Waukee students will become strategic learners who are actively engaged in using literacy habits to process information, construct knowledge, make judgments, and appreciate literacy within and beyond the classroom.
In July, 2010, the state of Iowa adopted the national standards called the Common Core. The formerly mandated Iowa Core Curriculum became Iowa Core, which is the national Common Core plus a few additional SBOs (no more than 15%).
The Language Arts Committee has worked very hard to horizontally and vertically align the Iowa Core for K-12. In addition to this alignment work, the committee has developed supporting documents, progress reports, and correlating SBO documents.
The new language arts and writing SBOs were presented to Waukee’s Board of Education in spring of 2011 and were implemented at all grade levels during the 2011-2012 school year.
Standards, Benchmarks, & Objectives
Standard 1: Reading Literature (K-12)
Standard 2: Informational Text (K-12)
Standard 3: Foundational Skills (K-1)
Standard 4: Word Work (K-5)
Standard 5: Fluency (K-5)
Standard 6: Writing (K-12)
Standard 7: Language (K-12)
Standard 8: Speaking and Listening (K-12)
Language Position Statement
Teachers in Waukee utilize the language standards defined by the Common Core to identify grade-specific language skills. These skills are integrated across all content areas through reading, writing, speaking, and listening. Active exploration of language allows students to acquire essential skills for effective communication. Exploration includes noticing and interacting with exemplars, experimenting with key concepts, and reinforcing skills through personal writing. Providing students with authentic opportunities to explore vocabulary, conventions and craft inspires curiosity and interest in language.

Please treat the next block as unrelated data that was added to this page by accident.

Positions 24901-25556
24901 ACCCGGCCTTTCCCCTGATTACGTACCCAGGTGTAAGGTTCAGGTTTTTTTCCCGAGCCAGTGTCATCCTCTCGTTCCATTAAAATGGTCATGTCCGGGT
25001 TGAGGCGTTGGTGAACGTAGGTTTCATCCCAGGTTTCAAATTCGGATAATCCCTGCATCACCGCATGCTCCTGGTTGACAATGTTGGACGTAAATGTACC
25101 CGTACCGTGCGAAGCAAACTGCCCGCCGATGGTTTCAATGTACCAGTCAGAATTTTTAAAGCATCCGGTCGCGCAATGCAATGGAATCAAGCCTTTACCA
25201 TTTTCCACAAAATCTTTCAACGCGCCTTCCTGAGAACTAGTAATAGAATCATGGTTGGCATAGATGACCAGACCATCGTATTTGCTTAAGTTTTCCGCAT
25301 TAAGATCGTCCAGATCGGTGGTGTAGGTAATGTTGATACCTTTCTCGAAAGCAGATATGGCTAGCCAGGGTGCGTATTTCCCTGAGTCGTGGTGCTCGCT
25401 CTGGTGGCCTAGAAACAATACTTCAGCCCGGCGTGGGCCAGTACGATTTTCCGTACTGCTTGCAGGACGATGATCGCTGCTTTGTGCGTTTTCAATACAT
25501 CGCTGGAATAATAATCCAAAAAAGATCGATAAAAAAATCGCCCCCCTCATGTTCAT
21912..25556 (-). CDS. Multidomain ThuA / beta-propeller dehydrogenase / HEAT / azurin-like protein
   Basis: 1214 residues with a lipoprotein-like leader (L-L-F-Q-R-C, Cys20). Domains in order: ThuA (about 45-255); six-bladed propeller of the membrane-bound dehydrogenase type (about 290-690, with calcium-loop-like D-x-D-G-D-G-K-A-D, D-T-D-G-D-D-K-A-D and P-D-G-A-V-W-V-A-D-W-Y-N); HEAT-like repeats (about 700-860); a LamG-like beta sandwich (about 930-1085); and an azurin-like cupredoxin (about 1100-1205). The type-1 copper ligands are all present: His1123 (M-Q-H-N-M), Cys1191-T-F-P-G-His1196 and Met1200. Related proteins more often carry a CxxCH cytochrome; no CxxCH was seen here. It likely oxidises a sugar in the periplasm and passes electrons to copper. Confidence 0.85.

Iowa Core College and Career Ready
To be college and career ready in language, students must have firm control over the conventions of standard English. At the same time, they must come to appreciate that language is as at least as much a matter of craft as of rules and be able to choose words, syntax, and punctuation to express themselves and achieve particular functions and rhetorical effects. They must also have extensive vocabularies, built through reading and study, enabling them to comprehend complex texts and engage in purposeful writing about and conversations around content. They need to become skilled in determining or clarifying the meaning of words and phrases they encounter, choosing flexibly from an array of strategies to aid them. They must learn to see an individual word as part of a network of other words—words, for example, that have similar denotations but different connotations. The inclusion of Language standards in their own strand should not be taken as an indication that skills related to conventions, effective language use, and vocabulary are unimportant to reading, writing, speaking, and listening; indeed, they are inseparable from such contexts.